JOSH BOAK, AP Economics Writer
WASHINGTON (AP) — U.S. home sales crept upward in January, a sign that demand for housing remains strong amid signs of slower growth across the broader economy.
But buyers face a dilemma: the number of listings on the market has fallen, giving them fewer choices and pushing prices to rise quickly.
Sales of existing homes rose 0.4 percent last month to a seasonally adjusted annual rate of 5.47 million, the National Association of Realtors said Tuesday. The gains build on a strong 2015 when sales reached their highest level in nine years. Last year ended with a 12.1 percent surge in December sales, as new regulations had delayed closings in November.
Yet real estate enters 2016 at a crossroads: Job growth and low mortgage rates have fueled demand and boosted home sales to levels last glimpsed in the waning months of the housing bubble that triggered the Great Recession. Yet fewer homes are available to purchase, causing price growth to eclipse wage grains and capping the potential for sales to rise further.
“Tight inventories could deter some potential homebuyers to enter the market, and will likely continue to place upward pressure on prices,” said Derek Lindsey, an economist at the bank BNP Paribas. “Still, we expect a resilient labor markets and solid real income gains to continue to support a slow and steady housing recovery.”
The median home sales price was $213,800 in January, an 8.2 percent annual increase from a year ago.
Driving those price increases are an absence of choices for buyers. The number of listings on the market in January fell 2.2 percent from a year ago. At the current sales rate, the inventory of homes would be exhausted in four months. A balanced market usually contains six months’ supply.
Buyers are also competing against investors. The sale of purchases going to investors in January was 17 percent, up from 15 percent in the prior month. Purchases increased in the Northeast and Midwest, but stayed unchanged in the South and fell in the South.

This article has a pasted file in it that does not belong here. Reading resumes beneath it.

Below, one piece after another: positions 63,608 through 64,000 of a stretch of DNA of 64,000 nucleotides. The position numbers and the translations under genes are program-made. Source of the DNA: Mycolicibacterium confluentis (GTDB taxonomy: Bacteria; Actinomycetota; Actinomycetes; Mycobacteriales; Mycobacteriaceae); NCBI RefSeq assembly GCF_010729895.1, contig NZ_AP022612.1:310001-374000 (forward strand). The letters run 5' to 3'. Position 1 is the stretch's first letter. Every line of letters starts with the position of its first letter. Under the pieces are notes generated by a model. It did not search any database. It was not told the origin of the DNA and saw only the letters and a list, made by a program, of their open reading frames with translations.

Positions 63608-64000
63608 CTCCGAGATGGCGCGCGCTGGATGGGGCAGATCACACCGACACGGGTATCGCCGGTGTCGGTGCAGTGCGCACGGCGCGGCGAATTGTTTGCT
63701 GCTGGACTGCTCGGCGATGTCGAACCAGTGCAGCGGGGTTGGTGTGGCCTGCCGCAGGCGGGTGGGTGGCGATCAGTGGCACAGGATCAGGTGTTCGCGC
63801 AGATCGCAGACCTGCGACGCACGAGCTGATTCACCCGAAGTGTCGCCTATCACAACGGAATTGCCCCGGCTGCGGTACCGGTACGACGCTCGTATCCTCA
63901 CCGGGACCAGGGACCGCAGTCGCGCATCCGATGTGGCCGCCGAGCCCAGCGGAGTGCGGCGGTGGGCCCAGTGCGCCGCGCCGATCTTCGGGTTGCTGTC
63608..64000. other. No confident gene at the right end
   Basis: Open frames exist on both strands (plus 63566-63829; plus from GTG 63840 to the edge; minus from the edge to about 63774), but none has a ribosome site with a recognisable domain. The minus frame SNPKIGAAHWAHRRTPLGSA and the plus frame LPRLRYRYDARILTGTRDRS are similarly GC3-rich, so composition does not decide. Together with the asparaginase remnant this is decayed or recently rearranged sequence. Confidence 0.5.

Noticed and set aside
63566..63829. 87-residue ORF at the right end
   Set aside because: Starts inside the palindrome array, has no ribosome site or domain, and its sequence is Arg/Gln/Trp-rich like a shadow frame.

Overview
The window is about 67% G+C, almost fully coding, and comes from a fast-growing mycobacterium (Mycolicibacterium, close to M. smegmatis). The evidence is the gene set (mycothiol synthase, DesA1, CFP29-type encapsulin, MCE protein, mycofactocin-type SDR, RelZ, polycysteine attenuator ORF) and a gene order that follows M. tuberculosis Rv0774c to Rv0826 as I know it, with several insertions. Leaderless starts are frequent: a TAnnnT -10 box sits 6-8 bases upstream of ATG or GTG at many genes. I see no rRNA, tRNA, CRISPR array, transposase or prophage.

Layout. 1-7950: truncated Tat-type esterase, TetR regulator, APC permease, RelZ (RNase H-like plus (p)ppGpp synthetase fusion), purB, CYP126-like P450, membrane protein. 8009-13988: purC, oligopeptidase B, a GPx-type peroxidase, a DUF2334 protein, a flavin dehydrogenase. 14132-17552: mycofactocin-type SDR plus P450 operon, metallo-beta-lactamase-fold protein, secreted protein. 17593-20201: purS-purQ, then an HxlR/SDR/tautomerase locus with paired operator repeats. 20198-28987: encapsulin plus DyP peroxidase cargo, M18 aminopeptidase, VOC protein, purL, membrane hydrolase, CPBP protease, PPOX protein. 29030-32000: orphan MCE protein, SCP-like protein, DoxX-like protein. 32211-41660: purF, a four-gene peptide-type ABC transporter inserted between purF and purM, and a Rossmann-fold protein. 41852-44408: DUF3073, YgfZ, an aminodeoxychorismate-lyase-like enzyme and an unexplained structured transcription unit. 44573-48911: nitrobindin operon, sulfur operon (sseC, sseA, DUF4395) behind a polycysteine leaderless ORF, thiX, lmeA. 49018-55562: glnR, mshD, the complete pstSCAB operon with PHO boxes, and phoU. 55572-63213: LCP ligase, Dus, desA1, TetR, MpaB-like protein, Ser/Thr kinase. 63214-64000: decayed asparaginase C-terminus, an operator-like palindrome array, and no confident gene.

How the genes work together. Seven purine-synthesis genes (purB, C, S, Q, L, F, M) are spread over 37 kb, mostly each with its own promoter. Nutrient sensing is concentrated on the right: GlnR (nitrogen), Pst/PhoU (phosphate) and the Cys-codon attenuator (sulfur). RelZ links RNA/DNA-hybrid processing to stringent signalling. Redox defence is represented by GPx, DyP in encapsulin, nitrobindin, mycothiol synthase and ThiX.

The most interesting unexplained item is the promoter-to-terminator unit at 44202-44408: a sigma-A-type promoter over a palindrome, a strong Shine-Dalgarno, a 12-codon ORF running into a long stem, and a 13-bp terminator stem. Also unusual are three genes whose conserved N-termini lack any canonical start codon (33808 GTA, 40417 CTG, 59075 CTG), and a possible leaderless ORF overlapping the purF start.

Many homeowners are reluctant to sell, as they’re enjoying savings from low mortgage rates and lack enough equity to comfortably upgrade to another house.
The consequence is that would-be buyers face more competition when bidding on homes — and rising prices.
“So far sales have been bulletproof to price increases, but this is unsustainable in a slowly growing economy unless inventory improves,” said Nela Richardson, chief economist at the real estate brokerage Redfin.
The affordability pressures are showing up in mortgage down payments. As a percentage of the purchase price, down payment levels fell slightly in the closing months of 2015, according to LendingTree, an online lender. But down payments increased in absolute terms to an average of $51,721 in the final three months of the year from $48,924 in the prior quarter.
Hiring has buttressed sales. Employers have added 2.67 million jobs in the past year, and the unemployment rate has fallen to 4.9 percent. Pay growth has been less robust, although it has shown recent signs of accelerating with a 2.5 percent increase from a year ago to an average of $25.39 an hour.
It remains to be seen whether the pace of job growth will endure amid signs that growth has come close to stalling. The slowdown in China and turmoil in emerging economies such as Brazil and Russia kicked off a decline in commodity prices such as oil, which then seeped into falling U.S. stock prices and a dollar that risen in value to levels that hurt exports.
But the global chaos may have temporarily helped U.S. real estate. As investors parked their money in 10-year U.S. Treasury notes, the cost of borrowing dropped for both the government and homebuyers.
Mortgage buyer Freddie Mac says the average rate on a 30-year, fixed-rate mortgage was near record lows at 3.65 percent last week, significantly less than the historic average of roughly 6 percent.
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